Approximated based on RA results

+-------+----------+| wTPA  | AL -> NL |+-------+----------+| 18685 |   - 0.41 |+-------+----------+


Just like when we looked at hitters, we find that pitchers do better moving from the American League to the National League (as expected). In some cases, the changes are extremely significant. In moving to the NL, a pitcher’s strikeout rate (K/9) would be expected to rise more than a half-point. That’s huge. Walk rate is less significant at just an 0.05 difference.

[Non-fantasy comment] As a general comment, compare this to the relatively large gain the hitters saw in switching leagues (roughly 5-to-1 per 630 plate appearances/batters faced). We know that the NL issues/draws more walks than the AL each year (8,816 to 7,521 this past year), but these studies seem to indicate that this discrepancy is mostly due to the talent level of the pitchers, not the hitters. With guys like Ryan Howard and Adam Dunn and Barry Bonds playing in the NL in recent years, one might be under the impression that the batters are the cause of this. Not really so.

To put it simply, NL pitchers have worse control than their AL counterparts; NL batters don’t necessarily have better patience (or at least not much better). This isn’t of super-importance for fantasy owners, but I thought it was interesting enough to note. [/Non-fantasy comment]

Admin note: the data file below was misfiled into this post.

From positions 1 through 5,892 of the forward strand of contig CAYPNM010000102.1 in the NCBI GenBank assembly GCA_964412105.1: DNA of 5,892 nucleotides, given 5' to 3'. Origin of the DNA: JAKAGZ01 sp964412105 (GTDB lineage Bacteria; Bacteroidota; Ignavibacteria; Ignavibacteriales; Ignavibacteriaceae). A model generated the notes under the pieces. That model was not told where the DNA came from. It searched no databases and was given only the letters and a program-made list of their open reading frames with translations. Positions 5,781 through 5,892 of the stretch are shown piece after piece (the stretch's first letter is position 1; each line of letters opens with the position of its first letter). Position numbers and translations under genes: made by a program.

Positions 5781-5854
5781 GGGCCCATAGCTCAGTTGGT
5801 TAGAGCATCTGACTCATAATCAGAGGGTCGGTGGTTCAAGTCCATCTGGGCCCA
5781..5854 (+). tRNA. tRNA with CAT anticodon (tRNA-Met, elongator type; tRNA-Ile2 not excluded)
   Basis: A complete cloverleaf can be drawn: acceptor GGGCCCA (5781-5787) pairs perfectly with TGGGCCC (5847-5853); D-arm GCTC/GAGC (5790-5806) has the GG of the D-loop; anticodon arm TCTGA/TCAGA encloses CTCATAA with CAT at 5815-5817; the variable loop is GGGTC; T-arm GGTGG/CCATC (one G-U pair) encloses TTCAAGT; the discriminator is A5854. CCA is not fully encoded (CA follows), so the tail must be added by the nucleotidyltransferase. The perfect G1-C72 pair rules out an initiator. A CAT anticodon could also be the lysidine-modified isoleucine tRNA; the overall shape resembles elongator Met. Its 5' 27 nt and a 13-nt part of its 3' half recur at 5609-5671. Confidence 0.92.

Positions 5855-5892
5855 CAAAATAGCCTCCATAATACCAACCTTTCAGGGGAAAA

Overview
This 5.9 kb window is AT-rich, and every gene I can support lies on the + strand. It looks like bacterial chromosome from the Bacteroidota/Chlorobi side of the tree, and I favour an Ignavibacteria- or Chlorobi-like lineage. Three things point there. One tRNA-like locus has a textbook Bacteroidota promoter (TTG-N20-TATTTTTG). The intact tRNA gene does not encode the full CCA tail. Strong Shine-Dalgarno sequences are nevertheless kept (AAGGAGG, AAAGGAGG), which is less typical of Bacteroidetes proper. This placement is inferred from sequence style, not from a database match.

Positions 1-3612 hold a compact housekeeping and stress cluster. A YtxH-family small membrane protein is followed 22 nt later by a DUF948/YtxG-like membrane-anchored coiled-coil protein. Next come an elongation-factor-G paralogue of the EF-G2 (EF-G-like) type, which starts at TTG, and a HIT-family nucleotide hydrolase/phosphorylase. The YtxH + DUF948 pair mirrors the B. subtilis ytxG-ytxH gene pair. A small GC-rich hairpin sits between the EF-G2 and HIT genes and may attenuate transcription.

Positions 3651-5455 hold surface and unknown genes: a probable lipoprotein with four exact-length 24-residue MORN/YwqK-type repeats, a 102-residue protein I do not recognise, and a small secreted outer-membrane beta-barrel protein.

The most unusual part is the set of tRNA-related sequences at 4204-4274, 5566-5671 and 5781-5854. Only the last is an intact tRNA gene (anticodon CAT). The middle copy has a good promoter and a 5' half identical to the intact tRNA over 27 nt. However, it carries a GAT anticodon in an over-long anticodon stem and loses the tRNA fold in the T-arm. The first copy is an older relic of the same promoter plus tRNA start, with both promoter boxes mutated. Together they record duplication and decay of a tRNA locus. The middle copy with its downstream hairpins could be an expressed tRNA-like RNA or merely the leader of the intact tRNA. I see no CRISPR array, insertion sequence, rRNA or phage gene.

A pitcher moving to the NL would drop .008 points in BABIP—very favorable. This is particularly strange because the pitcher would also give up a few more line drives, though not enough to make too large of a dent in the BABIP. A pitcher would also induce a few more ground balls and infield flies and strand more of the runners that he allows on base.

Aside from the aforementioned line drive rate, the only other stat that a pitcher would be better off moving to the AL for is HR/FB. We see a small increase here, but it would really only equate to three-tenths (0.30) of a home run over 150 innings or so.

Overall, a pitcher moving from the AL to the NL would see his ERA drop by about 0.41 points, a very large difference and one well worth noting on Draft Day. In a traditional mixed league, this would make the difference between drafting a player in the mid-teens (4.10 ERA) and not drafting him at all (4.51 ERA). A lot of this comes from the strikeout increase (which is the best outcome for fantasy owners since strikeouts are a category in-and-of themselves), though the little gains in walks, hit-by-pitches, ground ball rate, infield fly rate, BABIP, and LOB% all add up to contribute.

Concluding thoughts

Hopefully you guys found these articles interesting and will find some use for the results. I’ll certainly be referencing them in player profiles. If you have questions about any of this (or anything fantasy related at all) or suggestions for future studies, always feel free to drop me an e-mail. Also, as I mentioned earlier, I’ll be sure to post the results for hitters using multiple years’ worth of data shortly.